Another UN Climate Change Conference, COP27, is taking place in Sharm el-Sheikh, Egypt from 6-18 November. India’s delegation is headed by Union Minister for Environment, Forest and Climate Change, Bhupendra Yadav. He inaugurated the Indian Pavilion and launched the Indian campaign, ‘In our LiFEtime’ to encourage youth between the ages of 18 to 23 years to become message bearers of sustainable lifestyles.
India has always highlighted the need for sharing new technologies with developing countries and for developed countries to fulfil their commitments towards climate funding in accordance with the principles of ‘polluter pays’ and ‘common but differentiated responsibilities’. It is vital that funding commitments be met, if our planet has to be saved. India’s planned transition to a low-carbon development alone will require “tens of trillions of dollars by 2050”, with around $2 trillion needed for adaptation between now and 2030.
India has committed to an ambitious national plan focused on renewable energy to combat climate change. PM Modi wants half of India's energy to come from renewables by 2030. There is fast progress on solar power generation in India.
Western media and climate change analysts, however, express concern about India’s continued dependence on coal for power generation. “While renewable energy is growing faster in India than in any other major economy”, says a report in the CNN, “the country remains reliant on coal, which has long powered the country's growth and accounts for more than 80% of its energy mix. Indian officials have also said the country plans to expand its use of fossil fuel even as many of its nearly 1.4 billion people choke on the pollution it causes”. Concern is also expressed about India’s emissions which remain high in absolute terms at over 2.4 billion tons of carbon dioxide (CO2) a year. It is also said that India’s goals are not ambitious enough to limit global warming.
These concerns, however, mask the real picture. India’s emissions have necessarily to be seen in the context of its massive population. Per capita figures clarify that the contribution of the Indian people is actually minuscule: the average American emits 14.7 tons of CO2 a year, while an Indian person emits around 1.8. Moreover, the responsibility for global warming and causing climate change has to be seen in a historical context. The emissions from the developed countries post industrialization, are the cause of the problem. As a result of industrialization, living standards in western societies improved way beyond those in the poorer developing world, which was largely colonised at that stage. Asking a poor person to bear the responsibility for combating climate change that was caused continues to be worsened by the rich in the developed world, even as the poor struggle to eke out a survival, can not be justified.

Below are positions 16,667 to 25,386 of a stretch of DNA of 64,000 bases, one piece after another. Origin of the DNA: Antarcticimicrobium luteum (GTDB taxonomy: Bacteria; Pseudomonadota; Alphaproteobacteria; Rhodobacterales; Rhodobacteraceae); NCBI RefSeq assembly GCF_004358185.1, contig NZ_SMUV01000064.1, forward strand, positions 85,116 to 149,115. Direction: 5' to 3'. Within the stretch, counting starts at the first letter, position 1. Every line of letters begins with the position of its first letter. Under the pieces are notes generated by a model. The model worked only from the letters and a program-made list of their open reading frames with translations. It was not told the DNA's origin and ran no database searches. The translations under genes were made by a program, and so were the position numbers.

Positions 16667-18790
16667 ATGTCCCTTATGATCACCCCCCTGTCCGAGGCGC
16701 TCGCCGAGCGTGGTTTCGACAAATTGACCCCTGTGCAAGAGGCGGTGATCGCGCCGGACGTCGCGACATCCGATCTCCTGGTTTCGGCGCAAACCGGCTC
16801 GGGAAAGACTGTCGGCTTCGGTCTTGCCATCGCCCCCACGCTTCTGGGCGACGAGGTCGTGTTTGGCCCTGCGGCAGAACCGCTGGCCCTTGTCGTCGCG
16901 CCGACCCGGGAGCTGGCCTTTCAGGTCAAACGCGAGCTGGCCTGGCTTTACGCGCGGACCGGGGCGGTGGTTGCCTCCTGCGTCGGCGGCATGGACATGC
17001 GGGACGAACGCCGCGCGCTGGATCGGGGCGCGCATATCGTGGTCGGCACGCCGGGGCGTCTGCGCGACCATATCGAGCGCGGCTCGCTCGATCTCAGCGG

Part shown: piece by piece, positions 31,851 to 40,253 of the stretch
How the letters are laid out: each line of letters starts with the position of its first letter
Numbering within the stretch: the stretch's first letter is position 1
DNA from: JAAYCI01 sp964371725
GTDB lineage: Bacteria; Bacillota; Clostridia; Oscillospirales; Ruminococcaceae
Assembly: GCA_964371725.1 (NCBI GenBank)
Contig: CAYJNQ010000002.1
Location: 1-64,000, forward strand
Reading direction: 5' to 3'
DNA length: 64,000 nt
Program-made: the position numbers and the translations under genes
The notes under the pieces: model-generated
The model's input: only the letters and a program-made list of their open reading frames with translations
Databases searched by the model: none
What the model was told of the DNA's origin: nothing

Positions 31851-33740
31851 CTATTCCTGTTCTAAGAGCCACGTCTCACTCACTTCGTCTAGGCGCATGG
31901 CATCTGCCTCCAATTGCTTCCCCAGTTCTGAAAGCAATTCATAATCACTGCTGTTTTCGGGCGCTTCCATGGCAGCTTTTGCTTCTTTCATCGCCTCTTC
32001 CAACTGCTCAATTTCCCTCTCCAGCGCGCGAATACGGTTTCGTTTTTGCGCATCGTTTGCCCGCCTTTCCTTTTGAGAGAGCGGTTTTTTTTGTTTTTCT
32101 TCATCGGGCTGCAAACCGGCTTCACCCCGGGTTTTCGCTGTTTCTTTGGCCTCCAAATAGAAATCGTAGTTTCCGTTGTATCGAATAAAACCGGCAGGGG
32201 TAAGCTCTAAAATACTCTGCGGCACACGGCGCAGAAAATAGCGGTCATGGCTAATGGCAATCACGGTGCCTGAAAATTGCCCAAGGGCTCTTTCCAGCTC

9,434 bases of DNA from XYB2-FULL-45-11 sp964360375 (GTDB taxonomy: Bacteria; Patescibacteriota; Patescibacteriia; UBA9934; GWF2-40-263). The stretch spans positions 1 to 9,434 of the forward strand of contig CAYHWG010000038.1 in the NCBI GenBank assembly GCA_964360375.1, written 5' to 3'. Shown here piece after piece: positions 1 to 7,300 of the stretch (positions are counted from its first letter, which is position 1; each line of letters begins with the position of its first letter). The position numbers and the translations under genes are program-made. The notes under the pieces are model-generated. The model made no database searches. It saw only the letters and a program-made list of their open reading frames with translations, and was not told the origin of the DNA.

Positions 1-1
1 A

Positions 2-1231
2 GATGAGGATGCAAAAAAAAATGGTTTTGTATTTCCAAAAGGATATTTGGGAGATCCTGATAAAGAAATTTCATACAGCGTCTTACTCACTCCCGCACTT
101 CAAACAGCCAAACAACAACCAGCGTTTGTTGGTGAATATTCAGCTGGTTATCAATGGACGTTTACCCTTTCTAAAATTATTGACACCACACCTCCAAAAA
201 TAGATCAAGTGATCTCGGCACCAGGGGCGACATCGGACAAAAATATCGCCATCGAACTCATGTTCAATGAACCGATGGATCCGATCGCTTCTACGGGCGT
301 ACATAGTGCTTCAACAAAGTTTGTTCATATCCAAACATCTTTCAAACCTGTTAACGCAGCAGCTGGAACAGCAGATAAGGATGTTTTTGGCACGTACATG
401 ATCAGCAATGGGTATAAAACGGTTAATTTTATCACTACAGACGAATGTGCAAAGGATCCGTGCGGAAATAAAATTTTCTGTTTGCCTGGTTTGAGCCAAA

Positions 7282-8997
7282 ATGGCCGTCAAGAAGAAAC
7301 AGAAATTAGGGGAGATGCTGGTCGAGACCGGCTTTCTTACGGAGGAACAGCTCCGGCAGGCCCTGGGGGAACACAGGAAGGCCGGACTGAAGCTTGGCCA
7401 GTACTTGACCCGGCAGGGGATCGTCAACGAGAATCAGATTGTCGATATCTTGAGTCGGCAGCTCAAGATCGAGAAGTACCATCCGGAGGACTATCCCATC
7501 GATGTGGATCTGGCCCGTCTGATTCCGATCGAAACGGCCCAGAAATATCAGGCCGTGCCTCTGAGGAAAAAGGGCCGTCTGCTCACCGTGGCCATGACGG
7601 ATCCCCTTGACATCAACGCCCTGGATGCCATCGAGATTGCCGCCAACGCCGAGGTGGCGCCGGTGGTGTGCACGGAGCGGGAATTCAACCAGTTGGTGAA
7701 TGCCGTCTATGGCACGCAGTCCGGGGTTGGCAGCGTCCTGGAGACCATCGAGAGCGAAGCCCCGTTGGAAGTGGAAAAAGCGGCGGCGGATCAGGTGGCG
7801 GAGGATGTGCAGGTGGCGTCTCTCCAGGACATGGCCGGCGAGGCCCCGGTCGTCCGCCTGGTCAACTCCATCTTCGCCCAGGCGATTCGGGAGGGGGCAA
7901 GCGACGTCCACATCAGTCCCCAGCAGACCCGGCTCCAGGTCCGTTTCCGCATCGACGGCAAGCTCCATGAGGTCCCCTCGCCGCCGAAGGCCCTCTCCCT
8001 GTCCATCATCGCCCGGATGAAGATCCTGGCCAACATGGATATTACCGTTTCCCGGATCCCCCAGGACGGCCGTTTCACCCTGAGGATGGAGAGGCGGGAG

The discussion about responsibility and funding is at the base of the efforts to combat climate change. While this debate goes on, the globe is hurtling relentlessly to a point of no return. As we have been getting concerned about melting glaciers, shrinking rivers, worsening air pollution and eroding soil cover, scientists are talking about the release of vast amounts of carbon stored in the northernmost reaches of our planet. This is said to be an “overlooked and underestimated driver” of the climate crisis. Carbon stored in the frozen grounds of our planet are estimated to be around 1,700 billion metric tons. According to NASA, it is about 51 times the carbon released globally as fossil fuel emissions in 2019. Overwhelmed by images of melting glaciers and shrinking ice-sheets, the thawing of the permafrost is overlooked. Intense wildfires sweeping Siberia in recent years cause, what is being described as, zombie fires, as fires continue to smoulder underground even after the overground fires have been extinguished.
The planet seems to be in a free fall. While our generation may largely escape the disasters staring mankind in the face, we will surely bequeath a disastrous legacy to our children and theirs! As developed countries grapple with recessionary economies and the war in Ukraine, is there even any appetite left for the larger, all-encompassing crisis that we all face together as a world? There is no other planet in the galaxy where humans could survive, and no matter how much science progresses, there is no way that life as we know it could be recreated on another planet like Mars!
This planet is our one and only home. Let’s hope that world leaders find the will to save it.